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For users who see SO as a "one-way street" would it be appropriate to post something like,

May I ask, with 53 questions and 0 answers, why not show a little more appreciation to those who have helped you (12 votes cast over 10 months)? StackOverflow is about community help, and need not be a "one-way street".

I ask because after posting a good answer to user Solingis I see his stats and now think that since this person doesn't seem to be a part of the community, I feel like I have been his tool not helper. Certainly this user is not the only one of the sort and I have wondered this before. Thoughts?

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They'll just ignore you anyway –  random May 23 '11 at 1:00
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@random, probably true –  Joel Berger May 23 '11 at 1:03
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Absolutely nothing wrong with users who only ask questions. That's an extremely important part of the site. The trick is that they're good questions that contribute something positive to the community. If not, close them, flag them, delete them, etc. Our automated detection algorithms will eventually ban those users from asking any more questions permanently. –  Cody Gray May 23 '11 at 4:04
    
"Computers are useless. They can only give answers" - Pablo Picasso –  user149110 Jun 30 '11 at 14:00
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3 Answers 3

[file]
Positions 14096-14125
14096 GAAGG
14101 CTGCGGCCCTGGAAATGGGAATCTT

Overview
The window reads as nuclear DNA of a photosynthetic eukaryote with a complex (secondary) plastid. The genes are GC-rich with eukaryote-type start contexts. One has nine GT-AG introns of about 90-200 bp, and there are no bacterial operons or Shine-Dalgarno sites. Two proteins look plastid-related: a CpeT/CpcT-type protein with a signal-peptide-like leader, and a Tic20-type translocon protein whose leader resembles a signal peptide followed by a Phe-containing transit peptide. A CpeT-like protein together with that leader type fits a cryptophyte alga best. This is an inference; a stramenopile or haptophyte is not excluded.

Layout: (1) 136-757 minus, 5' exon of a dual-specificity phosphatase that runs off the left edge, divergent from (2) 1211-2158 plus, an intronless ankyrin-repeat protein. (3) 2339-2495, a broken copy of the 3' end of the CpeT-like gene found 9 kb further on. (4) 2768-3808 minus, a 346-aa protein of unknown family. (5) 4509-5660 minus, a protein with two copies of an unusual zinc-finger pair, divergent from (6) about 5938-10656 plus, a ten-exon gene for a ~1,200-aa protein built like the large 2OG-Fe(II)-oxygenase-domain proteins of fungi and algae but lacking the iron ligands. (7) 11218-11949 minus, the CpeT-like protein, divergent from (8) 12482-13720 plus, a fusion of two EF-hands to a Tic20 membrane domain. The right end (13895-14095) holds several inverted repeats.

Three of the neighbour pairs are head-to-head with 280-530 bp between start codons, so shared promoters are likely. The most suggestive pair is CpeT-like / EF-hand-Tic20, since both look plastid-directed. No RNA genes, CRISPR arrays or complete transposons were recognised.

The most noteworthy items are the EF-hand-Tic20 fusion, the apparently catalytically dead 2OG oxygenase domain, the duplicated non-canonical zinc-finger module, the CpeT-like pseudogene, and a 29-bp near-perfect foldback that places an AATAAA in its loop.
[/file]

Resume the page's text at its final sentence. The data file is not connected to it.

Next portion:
up vote 29 down vote accepted

Remember, you are not just answering the question for the person asking it, you're also answering the question for others who come upon the question.

Beyond that, I think you just have to accept the fact that in a large community such as SO there are going to be people who only receive, not give back.

Personally I don't care. I answer a question based on how good it is, not by the user's reputation as a contributor. Basing it on contributions is a thinly veiled personal attack and adds to the growing list of useless unanswered questions.

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Thanks for reminding me about the future readers. I do this for them! (keep thinking that, keep thinking that!) –  Joel Berger May 23 '11 at 1:48
    
Also I can understand not answering, perhaps they don't know much. But anyone can vote. –  Joel Berger May 23 '11 at 1:50
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Some effort has been made to keep this pattern of use from being too rewarding in terms of rep (and thus site privilege), and perhaps more importantly to detect those users who are not only taking only but also doing so without care and respect.

Aside from that, some folks just need a lot of help.

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It is frustrating to feel like you are working directly for the questioner and not get an upvote or an accepted answer from him/her, even when it's clear that your answer is the correct one.

However, chiding the questioners can only ever increase your upvotes by one and so I've learned to forget about the hope of always getting the questioner to validate my answer. Instead, I've adapted to a guarded optimism that the rest of the community, which realistically means other answerers, will give me some upvotes for good answers.

As of this writing, you got two upvotes, neither presumably from the questioner, and over seventy question views in less than a day. If your answer came in early enough and the other readers were less frugal with their upvotes, then you could have gotten even more. I have seen awesome answers from Jon Skeet with only three votes after twenty-four hours.

If we want to liberate ourselves from dependence on the questioners, we can direct our retraining efforts on a more malleable audience: the answerers. Good answers deserve votes. If we as answerers read them, and think they are good answers, we should vote for them.

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